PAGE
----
Over recent days, wildly popular photo blog Humans of New York (HONY) has been bringing its 7 million-strong audience portraits and interviews from the streets of Moscow and St Petersburg.

HONY photographer Brandon Stanton is currently travelling in Russia, collecting stories from the diverse people he meets — some hopeful, some funny and some a little heartbreaking, from small children rocking the socks and sandals look, to a young woman who lived in an abusive relationship with a man who “expected obedience”.



Today in microfashion... (Moscow, Russia)

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“We were together for nine years. I was completely dependent on him. He was a strong and powerful man and he expected obedience. If he called me at 4 AM, and told me to meet him in Moscow, I was expected to go to the train station. He had a very strong energy. It was hard to argue with him. In the beginning of the relationship, I obeyed because of the pressure. But then the pressure just became a habit. It got worse as time went on. Eventually he stopped listening to me completely. I became so lonely. When you’re with someone who doesn’t care about your views, and has no desire to understand you, it’s worse than being alone. I still loved him though. I knew that he’d had a hard life. I told myself that I had to make sacrifices to build a family. But one morning I woke up and decided that I couldn’t do it anymore. If I stayed in the relationship, I would lose myself completely. I remember it was raining that morning. There was mud in the streets. And something told me: ‘Today is the day.’ That was two years ago. I’ve spent these last two years learning to be alone. I’m realizing the things that I like to do. I feel better, I look better, and I’ve been sharing more of myself with others. I feel like I’m finally learning who I am.” (St. Petersburg, Russia)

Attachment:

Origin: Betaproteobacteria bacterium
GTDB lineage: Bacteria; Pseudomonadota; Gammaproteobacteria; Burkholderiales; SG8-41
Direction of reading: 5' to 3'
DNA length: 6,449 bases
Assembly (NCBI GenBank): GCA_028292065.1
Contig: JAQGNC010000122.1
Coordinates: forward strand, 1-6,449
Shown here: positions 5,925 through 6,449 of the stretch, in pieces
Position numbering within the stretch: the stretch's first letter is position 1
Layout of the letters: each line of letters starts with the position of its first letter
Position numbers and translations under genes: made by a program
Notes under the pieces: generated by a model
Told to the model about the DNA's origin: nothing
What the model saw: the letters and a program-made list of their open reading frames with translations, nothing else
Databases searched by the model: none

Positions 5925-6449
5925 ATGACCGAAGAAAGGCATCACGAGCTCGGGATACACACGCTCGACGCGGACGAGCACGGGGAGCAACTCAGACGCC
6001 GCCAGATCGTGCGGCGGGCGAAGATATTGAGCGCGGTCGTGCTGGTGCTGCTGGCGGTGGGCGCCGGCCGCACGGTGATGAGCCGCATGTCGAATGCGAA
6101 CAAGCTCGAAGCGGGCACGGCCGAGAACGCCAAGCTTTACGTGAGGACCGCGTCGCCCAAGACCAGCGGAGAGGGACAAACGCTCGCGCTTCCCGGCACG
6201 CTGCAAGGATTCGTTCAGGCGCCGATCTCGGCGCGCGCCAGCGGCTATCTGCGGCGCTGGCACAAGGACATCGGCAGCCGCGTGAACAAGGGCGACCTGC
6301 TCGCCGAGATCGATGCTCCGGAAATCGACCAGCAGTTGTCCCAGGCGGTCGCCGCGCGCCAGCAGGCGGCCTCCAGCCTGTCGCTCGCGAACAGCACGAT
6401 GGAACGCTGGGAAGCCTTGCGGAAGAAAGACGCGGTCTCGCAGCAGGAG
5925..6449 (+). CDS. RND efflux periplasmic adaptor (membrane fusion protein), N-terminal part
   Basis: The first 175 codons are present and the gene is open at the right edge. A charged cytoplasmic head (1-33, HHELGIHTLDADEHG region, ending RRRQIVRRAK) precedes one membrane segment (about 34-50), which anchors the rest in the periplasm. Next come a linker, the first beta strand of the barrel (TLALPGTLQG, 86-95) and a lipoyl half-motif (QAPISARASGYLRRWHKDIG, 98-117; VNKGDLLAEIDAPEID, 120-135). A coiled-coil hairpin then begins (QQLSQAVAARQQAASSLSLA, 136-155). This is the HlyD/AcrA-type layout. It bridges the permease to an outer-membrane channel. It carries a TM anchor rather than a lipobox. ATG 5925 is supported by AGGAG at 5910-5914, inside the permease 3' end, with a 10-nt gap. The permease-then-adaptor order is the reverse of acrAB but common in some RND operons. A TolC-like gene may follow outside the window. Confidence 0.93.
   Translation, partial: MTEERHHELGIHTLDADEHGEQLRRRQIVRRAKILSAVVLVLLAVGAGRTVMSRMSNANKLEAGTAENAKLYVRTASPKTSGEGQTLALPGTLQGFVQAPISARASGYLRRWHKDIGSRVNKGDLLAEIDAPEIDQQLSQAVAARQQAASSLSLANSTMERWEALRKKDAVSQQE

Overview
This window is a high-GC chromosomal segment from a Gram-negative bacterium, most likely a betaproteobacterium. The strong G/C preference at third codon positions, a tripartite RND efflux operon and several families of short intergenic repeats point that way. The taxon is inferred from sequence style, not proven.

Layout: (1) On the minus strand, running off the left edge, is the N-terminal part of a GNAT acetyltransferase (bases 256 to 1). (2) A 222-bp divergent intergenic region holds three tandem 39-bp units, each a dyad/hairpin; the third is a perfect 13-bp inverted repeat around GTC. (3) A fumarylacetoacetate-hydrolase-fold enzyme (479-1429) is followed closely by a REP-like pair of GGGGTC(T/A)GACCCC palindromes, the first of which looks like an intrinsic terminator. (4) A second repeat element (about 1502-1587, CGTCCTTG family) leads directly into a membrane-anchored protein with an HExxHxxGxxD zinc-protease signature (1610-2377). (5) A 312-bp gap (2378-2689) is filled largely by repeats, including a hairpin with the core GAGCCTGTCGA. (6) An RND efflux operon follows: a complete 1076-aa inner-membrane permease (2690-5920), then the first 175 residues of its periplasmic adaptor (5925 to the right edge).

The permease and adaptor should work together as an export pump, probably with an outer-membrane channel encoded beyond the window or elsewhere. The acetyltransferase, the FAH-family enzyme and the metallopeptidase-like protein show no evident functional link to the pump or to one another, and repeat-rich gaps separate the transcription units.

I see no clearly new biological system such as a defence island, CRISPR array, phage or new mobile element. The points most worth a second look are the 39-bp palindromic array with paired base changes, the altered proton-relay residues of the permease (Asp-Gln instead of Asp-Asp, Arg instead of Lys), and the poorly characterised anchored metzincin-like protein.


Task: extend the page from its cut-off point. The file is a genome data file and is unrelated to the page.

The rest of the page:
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“I quit my job earlier this year. I’m taking a little time to focus on myself. I worked from nine to six everyday. I often brought my work home with me. I was getting sick, and anxious, and I wasn’t sleeping well. But I could never accept my weaknesses. I’d see other people working harder than me, and I’d think: ‘If they can do it, why should I feel tired?’ Eventually I pushed myself so hard that I became depressed. One reason I couldn’t slow down is because my entire family is hard working. Both my parents are architects. My grandfather is an engineer. The importance of hard work has been passed down through the generations. I think the entire country is afraid to stop working. There have been so many hard times. There’s been so much hunger. For so long we had to work all the time just to survive. Even though things are better now, that’s a difficult to psychology to escape. I’m starting to interview for new jobs. But I’m asking different questions. Money is the last thing I worry about. I’m much more interested in the schedule.” (St. Petersburg, Russia)

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